Welcome to my home

Welcome to my home

Friday, November 7, 2008

Trick or Treat Obamarama

It is no secret that Halloween is possibly my favorite holiday, and having been absent from the consumer driven markets and media of America for some time now, it sneaked up on me quite quietly. In fact, it was not until a few days before the actual holiday that I realized that it was almost Halloween. However, when I finally awoke from my stupor of celebratory neglect, I decided that this would be an excellent opportunity for my students in Armenia to learn a little bit about American culture.

The federal government here has banned any discussion (or mention) of Halloween within the confines of any school. According to them, Halloween is a holiday invented by the Americans as a day that pays tribute to the worship of Satan. I will not address the numerous points upon which this statement is incorrect. If I were to do so, my peace of mind would be permanently dislodged from its state of peace. So, instead of trying to take on an unfounded ideology within the confines of its limitations, I chose a different route. Unfortunately for the powers that be that design curriculum, their jurisdiction falls well short of my path. I am not paid. While this does provide many undesirable obstacles in everyday life, in this instance, it is a blessing. Because I am not paid, they have no power over what I do, so long as it does not interfere with the learning that goes on within the confines of school. Now, as many of you know, I have an English club once a week, outside of school hours. This club is my opportunity to work with children without fear of any interference. So, being the “Satan lover” that many officials would want you to believe that I am, naturally, this jumped out at me as the perfect time to talk about Halloween.

In my English clubs, we did horrific things like talk about trick-or-treating, and read a story about two little pumpkins who had trouble deciding on a costume (yeah, I penned that one myself…hello Caldecott award). It was terrible. But that’s not even the worst part. After club, I sent the kids home so that they could eat dinner and tell their parents about what a crazy American I am. And then, we reconvened in order to carve, get this, Jack-o-lanterns. It’s official, I am the most immoral person in the world because I have taught children about a holiday that involves carving crazy faces into oversized squash. What’s even worse is, I’m pretty sure that the children all had fun. OH NO!!!!!! Trick-or-treat.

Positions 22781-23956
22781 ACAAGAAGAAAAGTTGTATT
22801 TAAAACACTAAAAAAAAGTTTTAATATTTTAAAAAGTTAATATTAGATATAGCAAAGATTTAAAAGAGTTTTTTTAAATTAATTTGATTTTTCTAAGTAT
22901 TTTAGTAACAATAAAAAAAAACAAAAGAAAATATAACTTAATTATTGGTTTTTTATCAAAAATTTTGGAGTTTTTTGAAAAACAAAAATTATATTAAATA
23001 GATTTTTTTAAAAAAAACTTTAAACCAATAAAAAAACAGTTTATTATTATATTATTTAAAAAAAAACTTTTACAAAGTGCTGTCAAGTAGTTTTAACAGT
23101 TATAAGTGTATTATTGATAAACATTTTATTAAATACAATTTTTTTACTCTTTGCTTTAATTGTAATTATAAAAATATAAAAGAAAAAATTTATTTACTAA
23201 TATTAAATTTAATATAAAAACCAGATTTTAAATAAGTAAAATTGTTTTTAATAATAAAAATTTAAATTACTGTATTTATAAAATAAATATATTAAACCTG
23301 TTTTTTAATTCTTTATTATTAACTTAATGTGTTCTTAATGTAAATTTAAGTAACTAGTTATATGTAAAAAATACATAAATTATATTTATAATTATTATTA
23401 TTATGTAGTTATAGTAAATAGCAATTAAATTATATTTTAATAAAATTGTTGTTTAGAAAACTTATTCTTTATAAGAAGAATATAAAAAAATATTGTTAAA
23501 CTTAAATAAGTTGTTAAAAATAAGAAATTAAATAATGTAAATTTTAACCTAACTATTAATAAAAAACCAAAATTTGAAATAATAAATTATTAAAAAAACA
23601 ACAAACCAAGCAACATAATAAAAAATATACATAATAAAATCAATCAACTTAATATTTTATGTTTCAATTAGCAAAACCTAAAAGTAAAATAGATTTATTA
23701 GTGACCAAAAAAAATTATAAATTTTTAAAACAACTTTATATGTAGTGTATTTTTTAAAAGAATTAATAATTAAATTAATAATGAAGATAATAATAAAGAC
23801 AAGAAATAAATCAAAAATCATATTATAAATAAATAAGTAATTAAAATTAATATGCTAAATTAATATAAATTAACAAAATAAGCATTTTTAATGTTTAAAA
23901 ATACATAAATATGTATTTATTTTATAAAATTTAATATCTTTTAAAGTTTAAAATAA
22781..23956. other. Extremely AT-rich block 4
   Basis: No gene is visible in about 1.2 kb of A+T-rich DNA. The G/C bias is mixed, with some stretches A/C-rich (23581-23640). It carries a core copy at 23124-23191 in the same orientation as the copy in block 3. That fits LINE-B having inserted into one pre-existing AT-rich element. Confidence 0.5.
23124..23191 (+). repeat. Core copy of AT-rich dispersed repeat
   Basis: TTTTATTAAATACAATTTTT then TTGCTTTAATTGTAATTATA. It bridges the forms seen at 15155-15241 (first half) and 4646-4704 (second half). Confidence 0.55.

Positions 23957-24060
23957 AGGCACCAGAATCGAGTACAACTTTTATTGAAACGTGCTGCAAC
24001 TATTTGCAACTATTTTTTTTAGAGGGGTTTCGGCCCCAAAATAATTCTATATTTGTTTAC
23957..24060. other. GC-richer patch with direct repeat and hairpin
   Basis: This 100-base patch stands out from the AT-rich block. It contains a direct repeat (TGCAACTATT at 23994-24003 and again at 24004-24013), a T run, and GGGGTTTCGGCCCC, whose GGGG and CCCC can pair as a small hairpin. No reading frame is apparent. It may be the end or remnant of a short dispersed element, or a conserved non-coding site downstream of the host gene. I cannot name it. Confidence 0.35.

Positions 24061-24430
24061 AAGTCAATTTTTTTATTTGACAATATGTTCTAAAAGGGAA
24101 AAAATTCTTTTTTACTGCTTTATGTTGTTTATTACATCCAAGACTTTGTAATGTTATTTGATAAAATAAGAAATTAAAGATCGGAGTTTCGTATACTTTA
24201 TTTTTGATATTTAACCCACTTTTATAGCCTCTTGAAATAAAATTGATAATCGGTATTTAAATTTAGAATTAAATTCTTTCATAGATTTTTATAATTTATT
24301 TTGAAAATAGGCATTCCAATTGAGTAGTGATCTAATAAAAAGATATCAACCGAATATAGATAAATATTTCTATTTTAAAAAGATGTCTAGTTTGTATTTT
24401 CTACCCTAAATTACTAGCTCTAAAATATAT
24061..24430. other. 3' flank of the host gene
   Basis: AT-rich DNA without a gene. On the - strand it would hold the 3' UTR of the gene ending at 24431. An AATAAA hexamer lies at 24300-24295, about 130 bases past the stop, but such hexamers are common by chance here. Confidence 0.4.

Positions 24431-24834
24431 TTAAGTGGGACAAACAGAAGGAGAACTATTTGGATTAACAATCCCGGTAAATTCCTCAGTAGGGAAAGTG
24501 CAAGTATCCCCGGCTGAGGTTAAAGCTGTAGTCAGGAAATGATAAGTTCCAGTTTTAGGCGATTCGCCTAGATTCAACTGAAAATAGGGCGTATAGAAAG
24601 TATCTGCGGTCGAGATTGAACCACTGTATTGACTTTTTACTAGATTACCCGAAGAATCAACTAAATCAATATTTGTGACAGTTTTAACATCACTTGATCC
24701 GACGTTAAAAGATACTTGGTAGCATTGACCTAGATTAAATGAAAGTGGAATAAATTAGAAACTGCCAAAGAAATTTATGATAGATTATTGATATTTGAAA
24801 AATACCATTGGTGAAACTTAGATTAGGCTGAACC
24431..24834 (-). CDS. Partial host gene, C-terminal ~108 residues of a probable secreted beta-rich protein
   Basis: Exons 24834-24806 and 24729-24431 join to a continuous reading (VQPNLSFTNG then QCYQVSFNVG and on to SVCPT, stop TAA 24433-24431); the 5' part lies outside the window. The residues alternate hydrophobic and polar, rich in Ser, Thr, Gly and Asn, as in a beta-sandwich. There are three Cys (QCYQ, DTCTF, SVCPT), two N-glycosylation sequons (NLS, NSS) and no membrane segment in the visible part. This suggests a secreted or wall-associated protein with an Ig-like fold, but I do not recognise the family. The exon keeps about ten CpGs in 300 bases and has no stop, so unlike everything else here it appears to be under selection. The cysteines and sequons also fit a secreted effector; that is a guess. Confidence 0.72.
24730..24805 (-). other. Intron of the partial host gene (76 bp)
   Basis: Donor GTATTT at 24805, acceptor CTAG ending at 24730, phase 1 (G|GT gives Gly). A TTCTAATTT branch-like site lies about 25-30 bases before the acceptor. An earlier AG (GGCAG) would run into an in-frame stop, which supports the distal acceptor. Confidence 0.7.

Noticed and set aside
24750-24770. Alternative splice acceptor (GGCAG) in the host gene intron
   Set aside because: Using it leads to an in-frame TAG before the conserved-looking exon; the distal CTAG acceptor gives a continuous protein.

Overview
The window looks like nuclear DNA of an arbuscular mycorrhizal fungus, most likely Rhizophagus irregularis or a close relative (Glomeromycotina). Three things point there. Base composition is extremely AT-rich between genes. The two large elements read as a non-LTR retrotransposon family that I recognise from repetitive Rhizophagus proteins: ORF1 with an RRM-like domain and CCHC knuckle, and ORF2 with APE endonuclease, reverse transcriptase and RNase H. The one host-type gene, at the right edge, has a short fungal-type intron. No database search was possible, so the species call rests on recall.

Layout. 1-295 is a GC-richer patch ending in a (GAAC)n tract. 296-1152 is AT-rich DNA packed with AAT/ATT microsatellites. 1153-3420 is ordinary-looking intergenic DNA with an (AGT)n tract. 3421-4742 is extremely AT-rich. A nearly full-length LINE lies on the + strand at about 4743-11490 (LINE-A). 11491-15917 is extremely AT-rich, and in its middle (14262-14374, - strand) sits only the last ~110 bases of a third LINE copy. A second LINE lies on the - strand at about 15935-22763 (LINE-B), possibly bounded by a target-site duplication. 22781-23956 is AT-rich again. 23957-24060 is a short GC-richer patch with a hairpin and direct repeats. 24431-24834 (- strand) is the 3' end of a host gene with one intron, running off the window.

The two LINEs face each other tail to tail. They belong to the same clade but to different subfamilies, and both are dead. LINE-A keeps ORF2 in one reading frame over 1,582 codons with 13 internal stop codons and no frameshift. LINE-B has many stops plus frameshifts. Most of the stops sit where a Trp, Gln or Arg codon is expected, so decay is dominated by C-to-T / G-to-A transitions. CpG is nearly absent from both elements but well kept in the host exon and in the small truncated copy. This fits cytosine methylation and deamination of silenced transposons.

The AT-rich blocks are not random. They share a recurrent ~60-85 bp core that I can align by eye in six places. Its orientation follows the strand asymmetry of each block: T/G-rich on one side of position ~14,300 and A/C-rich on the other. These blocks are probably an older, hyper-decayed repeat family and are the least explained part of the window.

Now for a housing update.

I’ve spent the past few days in contract negotiation for my apartment. These things have proved a bit more difficult than I had anticipated. Fortunately, I’m able to follow most of what goes on during the discussion. Currently, we are trying to work out the water situation. I’ll spell it out for you in brief. Right now, a water situation doesn’t exist. I want that to change (a.k.a. I want to not have to haul water from the well to my apartment on the 3rd floor, bucket by bucket). Negotiations on this subject seemed to be productive, but only time will tell if they work out. If any of you have ever moved in your life, you know how stressful and trying these things can be. Now picture that same situation in a language and culture you barely understand. But, as afore mentioned, things seem to be working so far. But, I’ll only be comfortable after the contract has been signed, changes enacted, and residence acquired. I was able to talk to the neighbors in the new apartment building, and they are really excited to donate furniture. This is awesome, because right now, the furniture in the apartment has an enumerative value of precisely zero. (Please note that this also includes any type of counter surface for food preparation.) I’m hopeful.

My host family has been remarkable throughout this whole experience. I had been dreading the day of conversation on this topic. But, eventually, I just bit the stick and decided to have the talk with them. They were visibly disappointed that I have decided to move, but I am convinced that it will be best for both parties if I am no longer in their way within the confines of the home. However, they have repeatedly told me that they expect me to come over and hang out, if for nothing else other than to talk with people. For this I am incredibly grateful. I think that things are going to work out.